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Parasitism Preference and Offspring Performance as Affected by Host Species and Captive Breeding in Meteorus Pulchricornis

Author: LiuZheng
Tutor: LiBaoPing
School: Nanjing Agricultural College
Course: Agricultural Entomology and Pest Control
Keywords: Meteorus pulchricornis Spodoptera litura Mythimna separate host selection optimal diet model rejuvenescence fecundity comparison offspring fitness
CLC: S476.3
Type: Master's thesis
Year: 2010
Downloads: 6
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Meteorus pulchricornis (Wesmael) is a solitary endoparasitoid in Euphorinae (Hymenoptera:Braconidae). Its host range is broad, including most macro-Lepidopterous moth larvae such as the gypsy moth, Lymanstria dispar (L.), the cotton bollworm, Helicoverpa armigera (Hiibner), and the beet armyworm, Spodoptera exigua (Hiibner). So far, many researches have been set concerning about the choice decision in M. pulchricornis among different instars of host larvae, but the studies on different host species are hardly exist. In this article, based on controlling the influence from host size and instar, the choosing behaviors have been observed between Spodoptera litura and Mythimna separate, and the performance of offspring wasp from these hosts have also been recorded and analyzed synthetically. Further more, preliminary observations about the parasitic behaviors due to mass rearing inside artificially were carried out. Here are the main results and conclusions.1. The predication from the optimal diet model of classical foraging theory is that female wasps prefer to lay eggs in most suitable hosts for development of their offspring. Meteorus pulchricornis and its natural hosts Spodoptera litura and Mythimna separate larvae were used for the testing experiment. To control for confounding effects of host body size and age, a female parasitoid was exposed to larvae of the two species as hosts that were similar in body size and age each at three levels. The result showed that M. pulchricornis preferred M. separate to S. litura in terms of the number of ovipositor drilling and parasitization rate as measured by pupation rate. However, the offspring parasitoids from S. litura were larger than those from M. separate as measured by weight of cocoons and hind tibia length of emerged adults. Longevity of adult parasitoids from two host species were not significantly different. This should be some different from the predication, and we had a discussion as to discrepancy between oviposition preference and offspring developmental performance at last.2. Quality degeneration is a common problem in massbreeding natural enemies frobiological control. The experiment wass made to compare three types of parasitoids in parasitization selection and development performances of their offspring, which included parasitoids from the field (WF), from captive breeding stock (BI,> 14 generations), and from the field-recovered population of breeding parasitoids (RO). The result shows that RO was better than WF and BI in the performance of fecundity and offspring development. The number of offspring wasps from RO was 23.6% and 19.3% higher than those from WF and BI respectively, which up to 32.9 offsprings by each female wasp, and ii also had the longest time span of ovipsition (nine days). The rate of cocoon formation from RO (79.2%) was 19.3% higher than BI, and rate of emergence from WF (86.1%) and RO (77.2%) were 36.9% and 22.7% higher than BI respectively. The hind tibia length from WF was 10.9% and 11.4% longer than RO and BI respectively. But the longevity from three different groups of wasps has no obvious difference. In brief, the results shows that, the situation of wasps being breeding indoors for over 14 generation would be get worse, and the way of rejuvenesce by releasing in wild field works and could help us keeping wasps better.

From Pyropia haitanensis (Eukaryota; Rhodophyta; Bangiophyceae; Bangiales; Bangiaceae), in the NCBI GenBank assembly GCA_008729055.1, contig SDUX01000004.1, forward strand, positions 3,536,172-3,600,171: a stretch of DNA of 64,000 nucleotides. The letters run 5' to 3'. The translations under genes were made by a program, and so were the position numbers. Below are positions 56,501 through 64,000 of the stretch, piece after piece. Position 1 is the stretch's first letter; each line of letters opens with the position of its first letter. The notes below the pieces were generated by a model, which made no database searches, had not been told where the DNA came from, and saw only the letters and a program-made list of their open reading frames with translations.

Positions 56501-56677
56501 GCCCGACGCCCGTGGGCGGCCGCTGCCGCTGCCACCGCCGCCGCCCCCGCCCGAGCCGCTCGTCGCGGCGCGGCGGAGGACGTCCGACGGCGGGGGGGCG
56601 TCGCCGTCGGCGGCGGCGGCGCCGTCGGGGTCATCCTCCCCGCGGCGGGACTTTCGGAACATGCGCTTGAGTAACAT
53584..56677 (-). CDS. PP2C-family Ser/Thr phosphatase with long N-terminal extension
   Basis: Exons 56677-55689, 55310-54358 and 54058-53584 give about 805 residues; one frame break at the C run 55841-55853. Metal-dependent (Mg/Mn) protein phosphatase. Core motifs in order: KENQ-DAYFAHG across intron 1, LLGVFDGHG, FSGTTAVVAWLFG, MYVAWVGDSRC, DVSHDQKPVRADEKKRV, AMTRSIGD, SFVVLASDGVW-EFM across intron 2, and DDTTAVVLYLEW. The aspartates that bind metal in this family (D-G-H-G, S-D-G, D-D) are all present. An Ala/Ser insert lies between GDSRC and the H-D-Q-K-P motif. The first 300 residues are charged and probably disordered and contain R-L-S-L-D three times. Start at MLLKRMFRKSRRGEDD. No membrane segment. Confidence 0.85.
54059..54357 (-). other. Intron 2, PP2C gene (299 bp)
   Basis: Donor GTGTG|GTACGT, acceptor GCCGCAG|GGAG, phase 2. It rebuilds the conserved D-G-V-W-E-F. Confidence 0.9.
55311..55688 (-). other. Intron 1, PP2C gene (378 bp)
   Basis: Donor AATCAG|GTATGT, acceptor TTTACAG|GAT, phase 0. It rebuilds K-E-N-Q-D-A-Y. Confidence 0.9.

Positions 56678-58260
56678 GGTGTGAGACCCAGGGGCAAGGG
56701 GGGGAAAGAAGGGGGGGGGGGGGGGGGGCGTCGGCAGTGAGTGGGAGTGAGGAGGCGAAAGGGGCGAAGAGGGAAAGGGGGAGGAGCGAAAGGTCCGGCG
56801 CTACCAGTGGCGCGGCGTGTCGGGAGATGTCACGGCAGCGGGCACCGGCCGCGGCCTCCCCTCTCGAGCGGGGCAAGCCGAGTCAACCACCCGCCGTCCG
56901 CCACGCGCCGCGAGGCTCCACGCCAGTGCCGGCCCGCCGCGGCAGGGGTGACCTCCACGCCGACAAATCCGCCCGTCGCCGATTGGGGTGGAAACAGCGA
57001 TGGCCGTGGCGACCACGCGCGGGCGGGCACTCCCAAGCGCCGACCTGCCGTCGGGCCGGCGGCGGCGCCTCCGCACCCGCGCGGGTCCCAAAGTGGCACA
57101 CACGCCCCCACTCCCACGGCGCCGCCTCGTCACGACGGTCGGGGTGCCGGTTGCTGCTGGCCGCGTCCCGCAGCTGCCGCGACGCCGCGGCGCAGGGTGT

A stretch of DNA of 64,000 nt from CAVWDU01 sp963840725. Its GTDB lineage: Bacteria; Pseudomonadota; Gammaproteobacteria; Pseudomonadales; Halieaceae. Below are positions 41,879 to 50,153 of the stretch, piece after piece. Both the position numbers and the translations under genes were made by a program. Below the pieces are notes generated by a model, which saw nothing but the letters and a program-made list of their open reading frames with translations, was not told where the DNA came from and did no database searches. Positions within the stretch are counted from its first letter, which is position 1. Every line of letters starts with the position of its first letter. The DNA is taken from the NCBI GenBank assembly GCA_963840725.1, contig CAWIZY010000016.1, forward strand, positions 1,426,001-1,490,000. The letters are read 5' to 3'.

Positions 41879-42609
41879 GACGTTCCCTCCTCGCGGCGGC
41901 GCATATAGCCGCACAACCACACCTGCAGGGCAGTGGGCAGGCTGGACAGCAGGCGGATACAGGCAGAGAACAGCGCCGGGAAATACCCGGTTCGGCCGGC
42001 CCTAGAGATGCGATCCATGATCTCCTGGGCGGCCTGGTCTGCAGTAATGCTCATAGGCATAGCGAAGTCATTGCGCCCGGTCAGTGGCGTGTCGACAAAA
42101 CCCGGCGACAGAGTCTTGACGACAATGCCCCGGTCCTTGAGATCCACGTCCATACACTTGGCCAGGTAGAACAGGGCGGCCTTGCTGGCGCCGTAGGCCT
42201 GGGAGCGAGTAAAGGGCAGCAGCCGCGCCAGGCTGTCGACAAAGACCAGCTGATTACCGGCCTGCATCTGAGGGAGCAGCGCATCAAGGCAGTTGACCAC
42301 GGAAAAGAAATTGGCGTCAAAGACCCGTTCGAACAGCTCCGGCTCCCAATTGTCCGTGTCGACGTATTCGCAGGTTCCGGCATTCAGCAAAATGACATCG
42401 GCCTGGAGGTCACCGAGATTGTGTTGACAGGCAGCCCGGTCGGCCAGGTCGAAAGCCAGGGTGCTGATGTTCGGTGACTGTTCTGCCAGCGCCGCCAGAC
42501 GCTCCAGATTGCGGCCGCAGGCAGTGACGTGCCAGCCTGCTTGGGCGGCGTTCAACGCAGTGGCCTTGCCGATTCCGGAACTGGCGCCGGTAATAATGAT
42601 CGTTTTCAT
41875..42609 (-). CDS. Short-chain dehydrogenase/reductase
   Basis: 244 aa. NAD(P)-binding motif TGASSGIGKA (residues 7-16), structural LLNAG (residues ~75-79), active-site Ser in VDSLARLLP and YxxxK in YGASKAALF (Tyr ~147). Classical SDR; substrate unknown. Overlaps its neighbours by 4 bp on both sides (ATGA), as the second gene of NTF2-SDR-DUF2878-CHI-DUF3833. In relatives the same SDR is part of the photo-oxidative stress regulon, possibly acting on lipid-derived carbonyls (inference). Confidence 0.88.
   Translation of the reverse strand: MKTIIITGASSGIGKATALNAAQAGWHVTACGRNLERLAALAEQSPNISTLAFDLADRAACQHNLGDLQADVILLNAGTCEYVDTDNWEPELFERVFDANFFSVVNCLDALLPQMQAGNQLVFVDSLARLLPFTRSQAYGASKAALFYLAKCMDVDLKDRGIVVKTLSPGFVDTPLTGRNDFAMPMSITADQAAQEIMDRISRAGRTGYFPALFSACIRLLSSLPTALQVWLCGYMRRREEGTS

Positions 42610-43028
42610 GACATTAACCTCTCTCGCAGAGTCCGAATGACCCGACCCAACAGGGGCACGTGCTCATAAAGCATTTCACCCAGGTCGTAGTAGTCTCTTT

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CLC: > Agricultural Sciences > Plant Protection > A variety of control methods > Biological control > The use of parasitic insects
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